### Question :

```
def common_elements(list1, list2):
"""
Return a list containing the elements which are in both list1 and list2
>>> common_elements([1,2,3,4,5,6], [3,5,7,9])
[3, 5]
>>> common_elements(['this','this','n','that'],['this','not','that','that'])
['this', 'that']
"""
for element in list1:
if element in list2:
return list(element)
```

Got that so far, but can’t seem to get it to work!

Any ideas?

##
Answer #1:

```
>>> list1 = [1,2,3,4,5,6]
>>> list2 = [3, 5, 7, 9]
>>> list(set(list1).intersection(list2))
[3, 5]
```

##
Answer #2:

You can also use sets and get the commonalities in one line: subtract the set containing the differences from one of the sets.

```
A = [1,2,3,4]
B = [2,4,7,8]
commonalities = set(A) - (set(A) - set(B))
```

##
Answer #3:

The solutions suggested by S.Mark and SilentGhost generally tell you how it should be done in a Pythonic way, but I thought you might also benefit from knowing why your solution doesn’t work. The problem is that as soon as you find the first common element in the two lists, you return that single element only. Your solution could be fixed by creating a `result`

list and collecting the common elements in that list:

```
def common_elements(list1, list2):
result = []
for element in list1:
if element in list2:
result.append(element)
return result
```

An even shorter version using list comprehensions:

```
def common_elements(list1, list2):
return [element for element in list1 if element in list2]
```

However, as I said, this is a very inefficient way of doing this — Python’s built-in set types are way more efficient as they are implemented in C internally.

##
Answer #4:

use set intersections, set(list1) & set(list2)

```
>>> def common_elements(list1, list2):
... return list(set(list1) & set(list2))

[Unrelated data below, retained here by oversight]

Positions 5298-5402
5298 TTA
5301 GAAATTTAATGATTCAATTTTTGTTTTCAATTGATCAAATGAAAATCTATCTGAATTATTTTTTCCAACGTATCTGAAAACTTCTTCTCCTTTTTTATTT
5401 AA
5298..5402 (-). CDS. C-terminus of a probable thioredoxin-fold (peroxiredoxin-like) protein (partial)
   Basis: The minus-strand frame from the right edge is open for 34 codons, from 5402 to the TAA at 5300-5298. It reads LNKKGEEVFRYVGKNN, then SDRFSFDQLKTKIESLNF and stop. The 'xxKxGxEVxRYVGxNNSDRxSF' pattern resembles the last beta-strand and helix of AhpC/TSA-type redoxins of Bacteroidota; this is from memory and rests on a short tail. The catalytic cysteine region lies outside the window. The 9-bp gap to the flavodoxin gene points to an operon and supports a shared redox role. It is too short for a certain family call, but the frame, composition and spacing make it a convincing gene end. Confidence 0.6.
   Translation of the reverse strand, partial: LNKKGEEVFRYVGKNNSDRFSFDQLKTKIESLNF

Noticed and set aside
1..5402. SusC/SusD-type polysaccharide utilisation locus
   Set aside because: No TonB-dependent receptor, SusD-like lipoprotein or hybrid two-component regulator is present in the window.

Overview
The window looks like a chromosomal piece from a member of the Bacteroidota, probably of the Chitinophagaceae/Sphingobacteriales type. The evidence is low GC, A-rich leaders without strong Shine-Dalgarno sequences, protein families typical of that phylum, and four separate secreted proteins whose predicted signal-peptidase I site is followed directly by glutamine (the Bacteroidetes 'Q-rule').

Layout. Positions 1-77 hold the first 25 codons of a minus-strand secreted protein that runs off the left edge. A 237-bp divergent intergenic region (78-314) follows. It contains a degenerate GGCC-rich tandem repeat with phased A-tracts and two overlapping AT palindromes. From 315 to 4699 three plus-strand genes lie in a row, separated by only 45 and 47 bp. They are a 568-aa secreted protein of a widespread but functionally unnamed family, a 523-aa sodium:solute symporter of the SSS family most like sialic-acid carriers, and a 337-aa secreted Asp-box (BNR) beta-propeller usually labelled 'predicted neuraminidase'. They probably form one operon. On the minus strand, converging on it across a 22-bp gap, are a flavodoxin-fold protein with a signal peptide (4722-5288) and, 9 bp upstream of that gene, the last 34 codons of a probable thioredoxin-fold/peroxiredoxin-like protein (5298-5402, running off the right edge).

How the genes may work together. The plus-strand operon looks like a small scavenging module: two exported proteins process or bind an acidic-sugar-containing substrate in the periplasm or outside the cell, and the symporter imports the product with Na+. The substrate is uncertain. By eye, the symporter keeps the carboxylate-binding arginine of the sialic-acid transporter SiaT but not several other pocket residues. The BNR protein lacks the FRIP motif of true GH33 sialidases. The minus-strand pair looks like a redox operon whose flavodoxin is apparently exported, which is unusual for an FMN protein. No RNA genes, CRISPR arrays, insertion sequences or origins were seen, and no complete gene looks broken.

...
>>>
>>> common_elements([1,2,3,4,5,6], [3,5,7,9])
[3, 5]
>>>
>>> common_elements(['this','this','n','that'],['this','not','that','that'])
['this', 'that']
>>>
>>>
```

Note that result list could be different order with original list.

##
Answer #5:

```
list1 = [1,2,3,4,5,6]
list2 = [3,5,7,9]
```

I know 3 ways can solve this, Of course, there could be more.

1-

```
common_elements = [e for e in list1 if e in list2]
```

2-

```
import numpy as np
common_elements = np.intersect1d(list1, list2)
```

3-

```
common_elements = set(list1).intersection(list2)
```

The 3rd way is the fastest because Sets are implemented using hash tables.

##
Answer #6:

you can use a simple list comprehension:

```
x=[1,2,3,4]
y=[3,4,5]
common = [i for i in x if i in y]
common: [3,4]
```

##
Answer #7:

Set is another way we can solve this

```
a = [3,2,4]
b = [2,3,5]
set(a)&set(b)
{2, 3}
```

##
Answer #8:

The previous answers all work to find the unique common elements, but will fail to account for repeated items in the lists. If you want the common elements to appear in the same number as they are found in common on the lists, you can use the following one-liner:

```
l2, common = l2[:], [ e for e in l1 if e in l2 and (l2.pop(l2.index(e)) or True)]
```

The `or True`

part is only necessary if you expect any elements to evaluate to `False`

.